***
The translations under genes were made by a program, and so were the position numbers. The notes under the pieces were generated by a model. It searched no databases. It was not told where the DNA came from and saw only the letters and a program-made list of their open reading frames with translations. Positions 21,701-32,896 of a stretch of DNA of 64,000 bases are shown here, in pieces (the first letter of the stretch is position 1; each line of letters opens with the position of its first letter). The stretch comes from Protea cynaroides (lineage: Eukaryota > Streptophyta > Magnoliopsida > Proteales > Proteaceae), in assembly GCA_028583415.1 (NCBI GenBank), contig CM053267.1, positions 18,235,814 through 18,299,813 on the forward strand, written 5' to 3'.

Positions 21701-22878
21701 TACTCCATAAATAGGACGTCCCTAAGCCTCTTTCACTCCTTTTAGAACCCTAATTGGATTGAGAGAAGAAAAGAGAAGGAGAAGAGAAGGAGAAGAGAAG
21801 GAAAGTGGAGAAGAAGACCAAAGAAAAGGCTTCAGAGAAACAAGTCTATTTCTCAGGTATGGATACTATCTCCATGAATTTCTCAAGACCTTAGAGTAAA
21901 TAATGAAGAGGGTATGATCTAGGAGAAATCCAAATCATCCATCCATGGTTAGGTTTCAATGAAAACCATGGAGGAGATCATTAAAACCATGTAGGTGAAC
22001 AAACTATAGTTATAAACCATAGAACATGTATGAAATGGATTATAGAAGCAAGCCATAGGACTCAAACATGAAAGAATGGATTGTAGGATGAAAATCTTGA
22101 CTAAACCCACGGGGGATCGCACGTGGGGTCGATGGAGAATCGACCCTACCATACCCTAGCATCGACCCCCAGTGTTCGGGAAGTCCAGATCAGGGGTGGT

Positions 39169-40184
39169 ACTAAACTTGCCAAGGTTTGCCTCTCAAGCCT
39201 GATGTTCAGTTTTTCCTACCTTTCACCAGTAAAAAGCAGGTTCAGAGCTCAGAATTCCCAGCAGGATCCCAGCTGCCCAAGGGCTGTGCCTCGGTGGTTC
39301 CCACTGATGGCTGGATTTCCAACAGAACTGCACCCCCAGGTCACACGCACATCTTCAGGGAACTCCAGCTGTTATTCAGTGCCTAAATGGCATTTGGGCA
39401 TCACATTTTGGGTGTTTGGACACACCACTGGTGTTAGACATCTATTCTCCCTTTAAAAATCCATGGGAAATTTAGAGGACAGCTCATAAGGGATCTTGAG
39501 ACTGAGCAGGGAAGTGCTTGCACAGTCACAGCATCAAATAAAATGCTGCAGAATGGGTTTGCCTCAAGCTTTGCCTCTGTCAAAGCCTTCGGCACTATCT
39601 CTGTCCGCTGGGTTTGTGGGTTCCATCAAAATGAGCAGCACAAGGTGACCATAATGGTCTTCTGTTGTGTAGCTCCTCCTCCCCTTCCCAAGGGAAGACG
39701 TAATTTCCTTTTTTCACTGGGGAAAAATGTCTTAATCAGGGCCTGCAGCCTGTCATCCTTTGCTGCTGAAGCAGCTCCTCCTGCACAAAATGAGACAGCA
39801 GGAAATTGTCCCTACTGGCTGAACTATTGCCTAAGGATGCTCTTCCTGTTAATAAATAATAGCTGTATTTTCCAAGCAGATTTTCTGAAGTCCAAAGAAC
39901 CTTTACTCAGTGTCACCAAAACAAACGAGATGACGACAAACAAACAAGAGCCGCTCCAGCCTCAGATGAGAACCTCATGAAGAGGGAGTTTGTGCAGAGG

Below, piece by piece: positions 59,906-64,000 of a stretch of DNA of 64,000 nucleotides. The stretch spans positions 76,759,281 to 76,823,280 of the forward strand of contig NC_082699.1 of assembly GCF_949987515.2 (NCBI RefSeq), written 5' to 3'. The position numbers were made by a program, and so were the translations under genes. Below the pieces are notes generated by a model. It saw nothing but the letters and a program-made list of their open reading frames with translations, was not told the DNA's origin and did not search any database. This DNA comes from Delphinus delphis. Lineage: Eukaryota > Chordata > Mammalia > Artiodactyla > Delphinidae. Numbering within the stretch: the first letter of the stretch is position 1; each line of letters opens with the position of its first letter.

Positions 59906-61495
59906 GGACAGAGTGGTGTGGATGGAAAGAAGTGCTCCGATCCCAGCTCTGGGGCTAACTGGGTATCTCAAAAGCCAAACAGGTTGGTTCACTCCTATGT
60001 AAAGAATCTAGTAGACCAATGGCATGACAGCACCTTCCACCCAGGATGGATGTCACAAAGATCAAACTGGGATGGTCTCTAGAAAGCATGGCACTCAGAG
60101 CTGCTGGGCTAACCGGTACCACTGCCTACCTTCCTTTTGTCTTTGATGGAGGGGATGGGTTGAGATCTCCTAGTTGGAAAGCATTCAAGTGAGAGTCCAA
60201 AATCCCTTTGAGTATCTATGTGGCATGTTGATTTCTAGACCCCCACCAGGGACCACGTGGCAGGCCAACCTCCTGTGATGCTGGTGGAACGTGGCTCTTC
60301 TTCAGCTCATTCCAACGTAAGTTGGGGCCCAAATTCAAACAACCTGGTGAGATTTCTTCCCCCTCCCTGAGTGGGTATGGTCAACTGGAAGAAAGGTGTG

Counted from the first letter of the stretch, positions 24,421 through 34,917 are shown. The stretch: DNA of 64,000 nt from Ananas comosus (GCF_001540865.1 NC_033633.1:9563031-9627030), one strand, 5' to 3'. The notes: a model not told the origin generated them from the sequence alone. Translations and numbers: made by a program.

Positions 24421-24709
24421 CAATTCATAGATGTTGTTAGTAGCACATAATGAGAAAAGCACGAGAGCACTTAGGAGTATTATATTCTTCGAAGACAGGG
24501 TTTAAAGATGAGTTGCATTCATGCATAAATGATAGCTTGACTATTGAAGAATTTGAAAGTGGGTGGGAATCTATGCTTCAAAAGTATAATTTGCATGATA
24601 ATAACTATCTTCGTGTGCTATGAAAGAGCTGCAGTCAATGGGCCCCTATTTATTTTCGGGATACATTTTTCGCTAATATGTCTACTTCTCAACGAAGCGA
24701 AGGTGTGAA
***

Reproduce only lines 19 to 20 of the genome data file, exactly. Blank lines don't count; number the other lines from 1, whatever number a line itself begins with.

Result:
Positions 59906-61495
59906 GGACAGAGTGGTGTGGATGGAAAGAAGTGCTCCGATCCCAGCTCTGGGGCTAACTGGGTATCTCAAAAGCCAAACAGGTTGGTTCACTCCTATGT